The National Archives and Records Administration (NARA; www.nara.gov), the federal government’s official archivist, has entered into an agreement with CreateSpace (www.createspace.com), an Amazon.com subsidiary, to digitize the motion pictures in its collection. (As we went to press, CustomFlix Labs, the company name appearing in the announcement, changed its name to CreateSpace.) CreateSpace will digitize movies chosen from NARA’s collection of more than 200,000 motion picture titles, most of them public domain. Amazon.com will then make the DVDs available in a DVD-on-demand service ($19.99). NARA will receive copies for preservation purposes. The first movies chosen for the program are Universal Newsreels covering from 1929 to 1967. The public domain status of the content raises some very provocative copyright issues.
NARA’s massive collection of titles includes documentaries, instructional films, combat footage, research and development films, and other formats. Allen Weinstein, archivist of the U.S., saluted the new program as promising to "reap major benefits for the public-at-large and for the National Archives. While the public can come to our College Park, MD research room to view films and even copy them at no charge, this new program will make our holdings much more accessible to millions of people who cannot travel to the Washington, DC area." According to James Hastings, director of access programs at NARA, CreateSpace will be sent videotape copies available at NARA, digitize them, add metadata, and return two DVD copies, one corresponding to the standard format for the DVDs available through Amazon and the other in the higher resolution DigiBeta format.
Though NARA does receive a royalty for sales of its content, Hastings indicated that the royalty would be "initially offset to the costs of ingesting the films into their system. We may get some income, but that’s less important than the preservation and access. The public is getting terrific access for $20." Basically Amazon/CreateSpace is paying for digitization that would otherwise cost the public millions, according to Hastings. NARA’s not the only one paying for costs, however. According to Hastings, NARA is not sending any original reels out: "We never send those out of our custody." Instead, it is sending duplicate copies of content already on digital tape. If CreateSpace wants something not already taped, it has to pay to have a copy created.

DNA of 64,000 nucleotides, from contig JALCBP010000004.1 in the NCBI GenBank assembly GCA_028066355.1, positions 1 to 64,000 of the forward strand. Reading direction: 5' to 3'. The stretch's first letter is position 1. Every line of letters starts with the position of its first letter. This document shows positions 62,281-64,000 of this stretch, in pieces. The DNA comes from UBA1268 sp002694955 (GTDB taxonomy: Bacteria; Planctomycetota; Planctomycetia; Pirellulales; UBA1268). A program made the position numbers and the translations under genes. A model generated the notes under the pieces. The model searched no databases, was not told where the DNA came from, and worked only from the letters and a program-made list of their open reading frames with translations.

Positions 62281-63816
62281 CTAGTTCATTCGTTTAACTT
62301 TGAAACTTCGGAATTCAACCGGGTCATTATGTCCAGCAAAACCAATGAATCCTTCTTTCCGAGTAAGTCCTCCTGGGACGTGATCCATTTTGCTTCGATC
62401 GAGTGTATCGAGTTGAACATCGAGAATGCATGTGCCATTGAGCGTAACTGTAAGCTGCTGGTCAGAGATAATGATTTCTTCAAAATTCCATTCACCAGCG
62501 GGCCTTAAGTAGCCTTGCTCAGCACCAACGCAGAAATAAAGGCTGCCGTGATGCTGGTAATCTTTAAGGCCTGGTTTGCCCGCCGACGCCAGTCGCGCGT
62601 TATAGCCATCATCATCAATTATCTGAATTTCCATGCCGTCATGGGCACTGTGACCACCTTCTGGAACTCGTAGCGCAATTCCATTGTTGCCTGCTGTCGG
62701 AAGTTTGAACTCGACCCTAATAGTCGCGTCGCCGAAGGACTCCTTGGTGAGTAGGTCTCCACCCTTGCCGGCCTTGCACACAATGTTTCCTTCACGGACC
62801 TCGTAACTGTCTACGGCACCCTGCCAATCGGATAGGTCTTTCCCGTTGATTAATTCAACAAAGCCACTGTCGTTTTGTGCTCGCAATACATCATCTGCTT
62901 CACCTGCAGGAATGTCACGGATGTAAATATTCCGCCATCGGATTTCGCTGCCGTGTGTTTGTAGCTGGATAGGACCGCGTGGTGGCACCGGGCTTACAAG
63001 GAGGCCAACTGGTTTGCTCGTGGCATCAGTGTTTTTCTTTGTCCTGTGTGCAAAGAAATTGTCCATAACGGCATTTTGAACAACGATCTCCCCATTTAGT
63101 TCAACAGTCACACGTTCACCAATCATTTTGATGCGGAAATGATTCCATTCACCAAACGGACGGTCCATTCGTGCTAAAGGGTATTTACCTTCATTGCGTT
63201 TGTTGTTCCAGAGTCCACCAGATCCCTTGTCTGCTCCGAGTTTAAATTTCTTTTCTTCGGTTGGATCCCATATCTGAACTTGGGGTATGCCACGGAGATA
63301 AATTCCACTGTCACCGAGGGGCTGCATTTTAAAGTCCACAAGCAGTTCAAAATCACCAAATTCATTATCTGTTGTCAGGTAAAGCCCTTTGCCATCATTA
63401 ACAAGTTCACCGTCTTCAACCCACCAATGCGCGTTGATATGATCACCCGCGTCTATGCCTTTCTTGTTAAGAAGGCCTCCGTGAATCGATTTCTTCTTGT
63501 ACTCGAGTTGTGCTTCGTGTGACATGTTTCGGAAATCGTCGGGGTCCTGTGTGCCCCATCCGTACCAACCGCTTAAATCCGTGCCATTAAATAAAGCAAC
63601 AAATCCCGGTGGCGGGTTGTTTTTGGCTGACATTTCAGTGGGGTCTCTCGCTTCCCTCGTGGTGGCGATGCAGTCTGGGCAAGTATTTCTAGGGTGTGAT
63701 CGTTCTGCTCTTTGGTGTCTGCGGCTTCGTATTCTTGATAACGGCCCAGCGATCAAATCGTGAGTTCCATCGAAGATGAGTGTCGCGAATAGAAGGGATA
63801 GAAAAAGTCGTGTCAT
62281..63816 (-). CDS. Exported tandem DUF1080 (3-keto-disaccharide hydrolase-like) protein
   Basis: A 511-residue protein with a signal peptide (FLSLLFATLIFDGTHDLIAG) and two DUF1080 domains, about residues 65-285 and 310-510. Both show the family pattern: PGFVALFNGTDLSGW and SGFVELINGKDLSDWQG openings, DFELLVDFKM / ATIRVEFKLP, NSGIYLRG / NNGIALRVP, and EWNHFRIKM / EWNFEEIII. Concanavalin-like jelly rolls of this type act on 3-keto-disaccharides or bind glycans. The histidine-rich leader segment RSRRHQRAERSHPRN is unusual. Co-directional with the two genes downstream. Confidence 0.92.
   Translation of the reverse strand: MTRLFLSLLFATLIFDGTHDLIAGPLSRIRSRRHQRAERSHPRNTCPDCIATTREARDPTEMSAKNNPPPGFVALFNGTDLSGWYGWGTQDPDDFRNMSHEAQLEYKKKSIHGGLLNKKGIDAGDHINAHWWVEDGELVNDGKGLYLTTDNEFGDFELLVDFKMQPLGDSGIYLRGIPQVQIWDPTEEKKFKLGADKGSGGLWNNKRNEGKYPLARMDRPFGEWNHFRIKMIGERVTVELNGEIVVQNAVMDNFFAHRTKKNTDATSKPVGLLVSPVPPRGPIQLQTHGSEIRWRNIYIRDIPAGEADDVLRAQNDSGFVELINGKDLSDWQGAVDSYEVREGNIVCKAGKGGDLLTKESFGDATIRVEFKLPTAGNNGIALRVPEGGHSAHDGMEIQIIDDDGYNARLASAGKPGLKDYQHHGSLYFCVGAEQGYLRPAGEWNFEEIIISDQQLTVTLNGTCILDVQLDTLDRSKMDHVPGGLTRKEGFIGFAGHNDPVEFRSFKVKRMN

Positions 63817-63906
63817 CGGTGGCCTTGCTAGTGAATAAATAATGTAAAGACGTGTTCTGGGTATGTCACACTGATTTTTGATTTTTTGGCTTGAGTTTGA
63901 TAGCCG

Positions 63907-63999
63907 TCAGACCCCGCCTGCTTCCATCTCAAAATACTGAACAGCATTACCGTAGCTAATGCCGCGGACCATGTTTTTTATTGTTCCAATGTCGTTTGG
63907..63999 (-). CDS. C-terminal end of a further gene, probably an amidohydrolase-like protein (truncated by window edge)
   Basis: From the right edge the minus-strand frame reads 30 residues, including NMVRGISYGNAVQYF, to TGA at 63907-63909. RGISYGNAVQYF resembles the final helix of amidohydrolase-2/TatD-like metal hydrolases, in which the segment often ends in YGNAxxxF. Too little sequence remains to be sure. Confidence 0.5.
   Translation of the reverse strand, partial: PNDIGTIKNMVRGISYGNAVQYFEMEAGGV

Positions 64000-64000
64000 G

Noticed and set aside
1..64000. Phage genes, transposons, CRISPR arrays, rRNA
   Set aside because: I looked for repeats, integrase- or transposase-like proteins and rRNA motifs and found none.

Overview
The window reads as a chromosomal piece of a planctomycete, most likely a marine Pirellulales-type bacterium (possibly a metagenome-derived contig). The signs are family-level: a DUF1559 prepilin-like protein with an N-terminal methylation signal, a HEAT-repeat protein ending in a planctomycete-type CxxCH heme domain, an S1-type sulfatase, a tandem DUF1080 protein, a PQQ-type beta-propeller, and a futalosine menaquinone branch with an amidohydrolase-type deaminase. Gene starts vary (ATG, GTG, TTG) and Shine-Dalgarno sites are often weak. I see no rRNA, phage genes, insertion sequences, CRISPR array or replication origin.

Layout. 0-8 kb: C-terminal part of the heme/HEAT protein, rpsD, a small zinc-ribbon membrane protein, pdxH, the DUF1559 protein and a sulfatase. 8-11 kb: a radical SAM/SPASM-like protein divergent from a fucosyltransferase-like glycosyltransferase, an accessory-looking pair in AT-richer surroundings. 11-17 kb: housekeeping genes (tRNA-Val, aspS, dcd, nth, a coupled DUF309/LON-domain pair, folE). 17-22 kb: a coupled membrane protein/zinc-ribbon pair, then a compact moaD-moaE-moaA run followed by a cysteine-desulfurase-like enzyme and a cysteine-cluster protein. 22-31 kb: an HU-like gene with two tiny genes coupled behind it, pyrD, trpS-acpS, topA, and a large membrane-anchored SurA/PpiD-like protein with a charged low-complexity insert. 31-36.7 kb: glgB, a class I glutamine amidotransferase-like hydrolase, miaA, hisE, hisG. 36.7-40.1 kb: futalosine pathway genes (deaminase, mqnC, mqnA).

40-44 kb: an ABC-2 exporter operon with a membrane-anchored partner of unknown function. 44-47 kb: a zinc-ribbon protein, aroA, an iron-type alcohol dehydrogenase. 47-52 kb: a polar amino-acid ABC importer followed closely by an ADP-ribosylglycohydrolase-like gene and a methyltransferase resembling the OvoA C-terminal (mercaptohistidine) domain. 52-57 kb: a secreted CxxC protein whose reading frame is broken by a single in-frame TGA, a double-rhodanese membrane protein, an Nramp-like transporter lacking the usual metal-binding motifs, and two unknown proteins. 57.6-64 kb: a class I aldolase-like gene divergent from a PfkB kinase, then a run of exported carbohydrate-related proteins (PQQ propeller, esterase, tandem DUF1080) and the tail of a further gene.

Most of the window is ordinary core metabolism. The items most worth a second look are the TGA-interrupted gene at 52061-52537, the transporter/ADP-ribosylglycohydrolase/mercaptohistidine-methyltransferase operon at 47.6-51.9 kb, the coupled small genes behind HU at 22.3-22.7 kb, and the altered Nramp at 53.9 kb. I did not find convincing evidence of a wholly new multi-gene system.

CreateSpace is a doing-business-as name for On-Demand Publishing, LLC. Founded in 2002, Amazon acquired it in 2005. The name change reflects an expanded mission for providing on-demand, self-publishing offerings to independent content creators. According to Darren Giles, co-founder and chief technology officer at CreateSpace, "When we were founded 5 years ago, CustomFlix was very customized as a video-based process. Now we do audio CD programs, books with print-on-demand publishing. The CreateSpace brand is aimed at the community of independents (musicians, authors, performers, etc.) using similar technologies but different applications." A Future-Proof Archive service will find a way to "store equivalents to the original format able to adapt to new standards. For a large collection, this has real value. Looking towards a hundred years from now, we can repurpose content every few decades." NARA’s content will enter the Future-Proof centralized archive. Giles indicated the next format challenge they looked forward to was high-definition (HD) DVDs. At present, they are handling both the HD and Blu-ray formats, according to Giles. In time, they may offer this option to NARA, but Giles indicated it was too early at this point. Even audio content, of which Hastings said NARA has a marvelous collection, may come into the program if it succeeds.
CreateSpace also supports Amazon.com’s Unbox digital download service that eliminates the need for physical production and delivery of a DVD. Stacey Hurwitz, marketing director for CreativeSpace, indicated that NARA had chosen to restrict its options to a DVD for now. CreateSpace also offers a Create Your Own DVD (CYOD) program that lets users assemble their own collections of short films and clips, like the CD offerings for old classic radio shows or a commercial YouTube. The George Lucas Educational Foundation is already using this service for creating curricular packages with lesson plans. NARA’s content would seem a logical candidate.